Ngak’chang Rinpoche has always been on friendly terms with Lamas of all schools – and it has always been important to him to maintain a happily non-sectarian relationship with all the schools of Vajrayana.
Ngak’chang Rinpoche points out, however, that this is not
the same as Ri’mèd:
I am a practising Nyingma and although I have been fortunate enough to have
received transmission from Lamas of all schools and traditions
– I do not pretend to be a practitioner of Ri’mèd. The Ri’mèd
masters had mastered their own traditions
before they set about mastering the traditions of other schools. I simply persevere in
maintaining my samayas. Having taken the advice of my Root Lamas on what I should practise
and what should be set aside – I happily maintain commitments as best I can to all the
Lamas I have been fortunate enough to meet in the past. That is the importance of having a
Root Lama. Those without a Root Lama or those who have confusion regarding who their Root Lama
may be – are bound to practise every Vajrayana commitment they have ever taken, so the
rôle of vajra master in a practitioner’s life is of the utmost importance. My
contact with Lamas of all schools has therefore provided me with the strongest samaya in
terms of never disparaging other schools.
This photograph was taken in 1983 at Lam Rim Chö Ling – Pentwyn Manor – a Gélug centre under the spiritual directorship of Geshé Damchö in Penrhos, Raglan, Gwent, Wales. This was the first Buddhist centre at which Ngak’chang Rinpoche gave teachings and empowerments for students interested in the Vajrayana. At that time he taught Gélug and Nyingma students alike and helped each with their own practices. Ngak’chang Rinpoche has known Geshé Damchö since 1976 when his friend the Gélug Lama lived in Bromley Kent. Geshé Damchö had been invited to Britain by Ngak’chang Rinpoche’s friend Ven. Ani Tsultrim, an English-born Tibetan nun who had taken monastic ordination from HH Gyalwa Karmapa. Ngak’chang Rinpoche often went to visit Geshé Damchö and Ven. Ani Tsultrim in Bromley before they moved to Wales and established the retreat centre. Ngak’chang Rinpoche helped them to organise various retreats in Wales in order to generate interest in Geshé Damchö’s teachings in Britain.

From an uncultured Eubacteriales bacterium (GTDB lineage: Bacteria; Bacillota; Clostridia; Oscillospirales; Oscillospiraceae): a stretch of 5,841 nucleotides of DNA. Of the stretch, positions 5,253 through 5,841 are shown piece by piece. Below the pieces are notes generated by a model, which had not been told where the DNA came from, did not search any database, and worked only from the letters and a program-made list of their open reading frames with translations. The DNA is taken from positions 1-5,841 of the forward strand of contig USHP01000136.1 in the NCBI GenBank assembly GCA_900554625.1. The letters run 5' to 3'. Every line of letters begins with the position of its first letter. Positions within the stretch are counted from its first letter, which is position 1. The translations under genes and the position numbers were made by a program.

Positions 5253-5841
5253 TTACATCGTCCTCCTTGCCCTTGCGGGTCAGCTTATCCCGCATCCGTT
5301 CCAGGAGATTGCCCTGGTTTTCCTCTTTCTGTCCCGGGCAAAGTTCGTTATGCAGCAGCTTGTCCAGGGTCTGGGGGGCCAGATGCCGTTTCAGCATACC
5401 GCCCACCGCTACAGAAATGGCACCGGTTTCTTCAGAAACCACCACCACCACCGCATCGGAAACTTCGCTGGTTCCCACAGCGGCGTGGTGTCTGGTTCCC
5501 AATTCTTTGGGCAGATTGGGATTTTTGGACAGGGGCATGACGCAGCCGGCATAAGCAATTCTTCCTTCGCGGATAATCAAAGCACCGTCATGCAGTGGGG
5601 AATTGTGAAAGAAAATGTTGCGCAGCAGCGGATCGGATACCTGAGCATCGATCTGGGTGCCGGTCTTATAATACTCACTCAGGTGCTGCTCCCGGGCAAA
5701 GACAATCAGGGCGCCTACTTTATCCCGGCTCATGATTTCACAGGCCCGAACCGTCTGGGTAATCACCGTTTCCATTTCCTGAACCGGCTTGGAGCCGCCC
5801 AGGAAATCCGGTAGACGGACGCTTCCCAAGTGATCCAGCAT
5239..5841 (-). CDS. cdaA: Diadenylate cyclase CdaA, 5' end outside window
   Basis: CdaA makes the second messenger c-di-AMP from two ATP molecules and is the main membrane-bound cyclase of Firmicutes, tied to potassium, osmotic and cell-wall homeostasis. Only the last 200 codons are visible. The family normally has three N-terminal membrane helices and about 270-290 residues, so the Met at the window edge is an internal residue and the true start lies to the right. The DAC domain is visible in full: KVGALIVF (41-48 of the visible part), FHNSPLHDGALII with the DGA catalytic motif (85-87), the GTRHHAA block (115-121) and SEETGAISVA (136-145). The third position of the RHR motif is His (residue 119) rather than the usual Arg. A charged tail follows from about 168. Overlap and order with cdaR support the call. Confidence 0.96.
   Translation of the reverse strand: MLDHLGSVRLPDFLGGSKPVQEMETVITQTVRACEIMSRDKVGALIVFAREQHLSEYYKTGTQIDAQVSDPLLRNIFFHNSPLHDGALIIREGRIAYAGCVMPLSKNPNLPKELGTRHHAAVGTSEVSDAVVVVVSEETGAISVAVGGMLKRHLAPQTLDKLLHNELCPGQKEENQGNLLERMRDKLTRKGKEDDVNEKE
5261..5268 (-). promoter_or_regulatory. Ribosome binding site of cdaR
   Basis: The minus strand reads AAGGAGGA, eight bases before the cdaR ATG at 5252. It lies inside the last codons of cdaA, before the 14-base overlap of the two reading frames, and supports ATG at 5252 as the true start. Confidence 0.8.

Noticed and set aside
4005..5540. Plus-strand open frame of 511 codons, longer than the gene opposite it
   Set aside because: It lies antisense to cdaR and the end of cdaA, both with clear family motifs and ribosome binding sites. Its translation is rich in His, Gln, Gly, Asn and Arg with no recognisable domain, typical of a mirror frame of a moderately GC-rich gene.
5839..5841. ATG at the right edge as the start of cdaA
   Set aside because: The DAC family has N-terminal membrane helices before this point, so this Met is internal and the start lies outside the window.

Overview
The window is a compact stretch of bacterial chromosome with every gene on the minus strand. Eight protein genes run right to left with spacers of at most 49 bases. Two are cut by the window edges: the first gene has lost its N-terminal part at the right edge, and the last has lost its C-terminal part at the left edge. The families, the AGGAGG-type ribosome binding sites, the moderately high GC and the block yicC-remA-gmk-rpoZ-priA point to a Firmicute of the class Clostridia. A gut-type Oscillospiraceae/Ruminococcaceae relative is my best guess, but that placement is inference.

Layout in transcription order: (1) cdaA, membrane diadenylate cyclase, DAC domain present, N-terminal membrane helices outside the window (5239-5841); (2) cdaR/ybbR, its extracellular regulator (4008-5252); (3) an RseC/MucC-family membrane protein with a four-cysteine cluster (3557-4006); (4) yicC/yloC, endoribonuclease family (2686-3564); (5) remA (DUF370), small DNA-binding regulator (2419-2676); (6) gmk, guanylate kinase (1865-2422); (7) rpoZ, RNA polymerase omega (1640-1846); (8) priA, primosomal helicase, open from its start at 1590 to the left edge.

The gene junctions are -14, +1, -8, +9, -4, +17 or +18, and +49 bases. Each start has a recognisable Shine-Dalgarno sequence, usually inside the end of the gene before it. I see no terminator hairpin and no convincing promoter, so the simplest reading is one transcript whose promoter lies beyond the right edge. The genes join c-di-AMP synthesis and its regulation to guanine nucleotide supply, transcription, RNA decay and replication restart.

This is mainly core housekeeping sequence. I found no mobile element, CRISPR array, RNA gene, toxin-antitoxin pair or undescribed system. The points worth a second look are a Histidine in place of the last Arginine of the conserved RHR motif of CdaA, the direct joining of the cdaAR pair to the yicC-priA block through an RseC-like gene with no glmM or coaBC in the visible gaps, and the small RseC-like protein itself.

Ngak’chang Rinpoche and Geshé Damchö have always had a cordial relationship and their students have always been welcome at each others teachings. Geshé Damchö at one time had a meditation group in Cardiff which Ngak’chang Rinpoche and his students used to attend on a regular basis, until Ngak’chang Rinpoche moved from the area (first to Dorset and then to North Wales – before returning to the Cardiff Bay Area with Khandro Déchen in 1995). Ngak’chang Rinpoche and Khandro Déchen have always believed strongly in encouraging good, co-operative, supportive relations between different Buddhist groups within local areas and have always tried to promote open-mindedness with regard to the widest scope of the teachings in order to foster a real understanding in students.
Ngakma Nor’dzin Pamo comments:
It was always clear that Geshé Damchö
and Ngak’chang Rinpoche were close friends. They were always to be seen laughing
together and I remember Geshé Damchö nicknaming Rinpoche ‘Heruka’. I remember
many happy retreats at the Lam Rim Centre – even though one woman once described the
multi-directional shower in ‘the purple bathroom’ as the closest thing to the freezing
hells. There was always a lot of laughter there, and the residents were always kind and
generous. In the early days Ngak’chang Rinpoche and his first apprentices would
always travel up to the Lam Rim Centre to celebrate tsog with Geshé Damchö and his
students. We were always made very welcome and Rinpoche particularly loved the tunes of
the Gélug Lama Chöpa tsog.